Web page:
City Paper is not for tourists
The 9th Annual BOTU Film Festival took place last Friday at the Arlington Cinema Drafthouse. How did I miss the previous eight? Well, most of them took place in organizer Rich Bernett‘s house. “Sometimes in restaurants,” added his wife, Carmen. The 10th will undoubtedly be back at the Drafthouse, or a larger venue, because the line was around the block as about 200 folks nearly filled the theater. This with competition from the DC Independent Film Festival and the premier of Black Snake Moan.
“I didn’t expect any of this,” said Rich by way of introduction. Indeed, official ballots ran out and later-arriving attendees were handed torn pieces of paper or the backs of last year’s ballots to jot choices for the winners. BOTU (“Birthday of the Universe”) has simple rules: “Nothing of a serious nature,” but no porn, no “Jackass” stunts. “Basically, make us laugh and you’re in the running,” says the festival’s site.
BOTU gives out three awards: Best in Show, Almost Best in Show, and a feature that should be de rigueur for all film festivals, the WTF Award. Bernett demonstrated that if the film made you show your “What the Fuck?” face, it qualified. There were several contenders, though the WTF winner, DeWayne Austin‘s Shwarma was utterly deserving.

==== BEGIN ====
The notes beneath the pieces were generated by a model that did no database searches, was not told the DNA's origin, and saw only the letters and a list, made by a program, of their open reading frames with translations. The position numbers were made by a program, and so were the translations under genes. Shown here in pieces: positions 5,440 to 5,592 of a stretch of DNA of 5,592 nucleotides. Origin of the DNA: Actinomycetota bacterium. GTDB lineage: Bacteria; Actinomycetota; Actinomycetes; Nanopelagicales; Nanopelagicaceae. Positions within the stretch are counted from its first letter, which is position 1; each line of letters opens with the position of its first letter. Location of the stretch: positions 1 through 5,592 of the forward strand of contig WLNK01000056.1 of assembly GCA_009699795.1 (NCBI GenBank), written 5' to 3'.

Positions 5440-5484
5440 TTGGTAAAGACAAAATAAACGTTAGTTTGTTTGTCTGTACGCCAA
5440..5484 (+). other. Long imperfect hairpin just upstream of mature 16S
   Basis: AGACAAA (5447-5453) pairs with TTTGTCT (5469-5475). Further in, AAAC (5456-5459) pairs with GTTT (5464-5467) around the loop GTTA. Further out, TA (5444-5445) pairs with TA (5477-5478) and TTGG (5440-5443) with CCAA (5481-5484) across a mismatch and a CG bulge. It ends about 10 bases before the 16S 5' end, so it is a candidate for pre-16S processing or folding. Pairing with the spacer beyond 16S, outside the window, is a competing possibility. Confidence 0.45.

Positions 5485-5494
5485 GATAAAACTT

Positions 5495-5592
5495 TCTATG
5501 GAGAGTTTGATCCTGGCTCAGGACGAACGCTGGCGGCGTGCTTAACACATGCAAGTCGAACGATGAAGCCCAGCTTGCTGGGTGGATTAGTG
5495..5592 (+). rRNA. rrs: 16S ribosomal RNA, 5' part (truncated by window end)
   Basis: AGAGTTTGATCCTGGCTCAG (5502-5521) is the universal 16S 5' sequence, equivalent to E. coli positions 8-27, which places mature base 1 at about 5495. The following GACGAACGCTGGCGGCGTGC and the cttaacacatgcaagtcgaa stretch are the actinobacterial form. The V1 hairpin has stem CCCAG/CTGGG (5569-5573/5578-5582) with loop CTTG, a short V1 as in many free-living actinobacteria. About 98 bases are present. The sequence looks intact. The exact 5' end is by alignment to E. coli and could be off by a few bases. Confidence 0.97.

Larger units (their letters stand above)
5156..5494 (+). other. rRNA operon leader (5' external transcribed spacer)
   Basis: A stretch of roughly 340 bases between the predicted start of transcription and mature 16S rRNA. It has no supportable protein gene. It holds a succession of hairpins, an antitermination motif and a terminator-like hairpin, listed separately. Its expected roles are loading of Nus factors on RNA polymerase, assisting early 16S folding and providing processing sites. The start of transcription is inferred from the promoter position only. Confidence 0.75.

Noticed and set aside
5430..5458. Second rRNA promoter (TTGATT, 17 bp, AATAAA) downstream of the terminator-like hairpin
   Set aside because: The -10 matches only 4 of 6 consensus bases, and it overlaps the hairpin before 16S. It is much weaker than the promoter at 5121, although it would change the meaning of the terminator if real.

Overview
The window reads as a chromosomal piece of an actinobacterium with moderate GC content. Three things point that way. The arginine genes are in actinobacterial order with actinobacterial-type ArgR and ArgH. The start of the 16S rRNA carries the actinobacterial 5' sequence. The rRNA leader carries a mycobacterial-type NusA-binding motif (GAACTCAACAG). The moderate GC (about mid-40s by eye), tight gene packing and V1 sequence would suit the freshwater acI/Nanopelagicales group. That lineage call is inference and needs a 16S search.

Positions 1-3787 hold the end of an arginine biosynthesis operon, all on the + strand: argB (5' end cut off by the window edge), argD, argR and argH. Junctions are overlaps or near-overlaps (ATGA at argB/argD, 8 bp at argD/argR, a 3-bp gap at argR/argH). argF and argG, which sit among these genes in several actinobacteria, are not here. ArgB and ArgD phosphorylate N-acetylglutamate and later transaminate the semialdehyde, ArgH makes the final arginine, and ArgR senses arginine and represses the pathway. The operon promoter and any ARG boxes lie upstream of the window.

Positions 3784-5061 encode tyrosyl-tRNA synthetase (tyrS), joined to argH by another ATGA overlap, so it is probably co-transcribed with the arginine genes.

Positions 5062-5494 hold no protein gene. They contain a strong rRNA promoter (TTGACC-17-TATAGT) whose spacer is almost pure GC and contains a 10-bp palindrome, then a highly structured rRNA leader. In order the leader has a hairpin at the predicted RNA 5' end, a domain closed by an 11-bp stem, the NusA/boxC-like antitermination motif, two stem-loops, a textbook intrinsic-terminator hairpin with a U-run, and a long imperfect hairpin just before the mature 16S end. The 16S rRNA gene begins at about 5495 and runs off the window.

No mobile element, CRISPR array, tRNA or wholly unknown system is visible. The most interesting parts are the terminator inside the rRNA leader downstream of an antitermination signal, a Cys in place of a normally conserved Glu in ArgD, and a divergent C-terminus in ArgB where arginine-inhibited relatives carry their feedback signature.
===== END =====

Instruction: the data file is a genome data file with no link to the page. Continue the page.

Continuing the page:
BOTU is basically a popularity contest, so hometown teams triumphed over some stiff competition from California filmmakers. Announcing the runner-up, Adam Kirk‘s Two Keen Fellas, a Lazy Sunday: Chronicles of Narnia-style white-rapper embarrassathon, Bernett snorted, “I hated that one—-and hated the guy who did it.” We think he was kidding about the second part of that sentence.
The winner was Gabe Uhr‘s Venti Vice, cleaned up in the hours since its premiere at last year’s 48 Hour Film Project. Uhr got a framed copy of the festival poster, framed by Carmen Bernett moments before Uhr got to the stage to accept it.